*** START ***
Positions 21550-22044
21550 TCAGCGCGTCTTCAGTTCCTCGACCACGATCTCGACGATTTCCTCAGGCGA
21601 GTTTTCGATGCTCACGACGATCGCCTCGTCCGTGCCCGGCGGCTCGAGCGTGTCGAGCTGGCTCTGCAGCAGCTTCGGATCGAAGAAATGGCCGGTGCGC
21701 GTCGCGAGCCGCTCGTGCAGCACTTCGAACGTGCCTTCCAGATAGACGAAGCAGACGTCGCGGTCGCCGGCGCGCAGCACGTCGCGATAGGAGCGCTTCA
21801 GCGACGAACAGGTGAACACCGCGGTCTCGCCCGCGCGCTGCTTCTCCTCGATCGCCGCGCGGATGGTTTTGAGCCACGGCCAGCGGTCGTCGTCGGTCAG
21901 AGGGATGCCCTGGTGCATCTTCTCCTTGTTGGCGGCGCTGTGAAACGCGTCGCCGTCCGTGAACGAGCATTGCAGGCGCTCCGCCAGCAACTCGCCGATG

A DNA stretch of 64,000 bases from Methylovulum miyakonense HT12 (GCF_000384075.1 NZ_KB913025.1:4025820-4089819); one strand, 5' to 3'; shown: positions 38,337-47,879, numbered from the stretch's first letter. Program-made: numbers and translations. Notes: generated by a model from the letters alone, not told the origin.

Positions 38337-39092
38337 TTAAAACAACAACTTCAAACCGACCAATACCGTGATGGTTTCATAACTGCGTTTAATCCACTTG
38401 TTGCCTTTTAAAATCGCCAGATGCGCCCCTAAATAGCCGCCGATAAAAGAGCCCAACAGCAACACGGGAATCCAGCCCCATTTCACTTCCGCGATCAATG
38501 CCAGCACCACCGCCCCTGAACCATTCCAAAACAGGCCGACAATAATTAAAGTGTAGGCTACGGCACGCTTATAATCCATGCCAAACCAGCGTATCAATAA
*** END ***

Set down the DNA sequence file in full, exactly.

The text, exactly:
Positions 21550-22044
21550 TCAGCGCGTCTTCAGTTCCTCGACCACGATCTCGACGATTTCCTCAGGCGA
21601 GTTTTCGATGCTCACGACGATCGCCTCGTCCGTGCCCGGCGGCTCGAGCGTGTCGAGCTGGCTCTGCAGCAGCTTCGGATCGAAGAAATGGCCGGTGCGC
21701 GTCGCGAGCCGCTCGTGCAGCACTTCGAACGTGCCTTCCAGATAGACGAAGCAGACGTCGCGGTCGCCGGCGCGCAGCACGTCGCGATAGGAGCGCTTCA
21801 GCGACGAACAGGTGAACACCGCGGTCTCGCCCGCGCGCTGCTTCTCCTCGATCGCCGCGCGGATGGTTTTGAGCCACGGCCAGCGGTCGTCGTCGGTCAG
21901 AGGGATGCCCTGGTGCATCTTCTCCTTGTTGGCGGCGCTGTGAAACGCGTCGCCGTCCGTGAACGAGCATTGCAGGCGCTCCGCCAGCAACTCGCCGATG

A DNA stretch of 64,000 bases from Methylovulum miyakonense HT12 (GCF_000384075.1 NZ_KB913025.1:4025820-4089819); one strand, 5' to 3'; shown: positions 38,337-47,879, numbered from the stretch's first letter. Program-made: numbers and translations. Notes: generated by a model from the letters alone, not told the origin.

Positions 38337-39092
38337 TTAAAACAACAACTTCAAACCGACCAATACCGTGATGGTTTCATAACTGCGTTTAATCCACTTG
38401 TTGCCTTTTAAAATCGCCAGATGCGCCCCTAAATAGCCGCCGATAAAAGAGCCCAACAGCAACACGGGAATCCAGCCCCATTTCACTTCCGCGATCAATG
38501 CCAGCACCACCGCCCCTGAACCATTCCAAAACAGGCCGACAATAATTAAAGTGTAGGCTACGGCACGCTTATAATCCATGCCAAACCAGCGTATCAATAA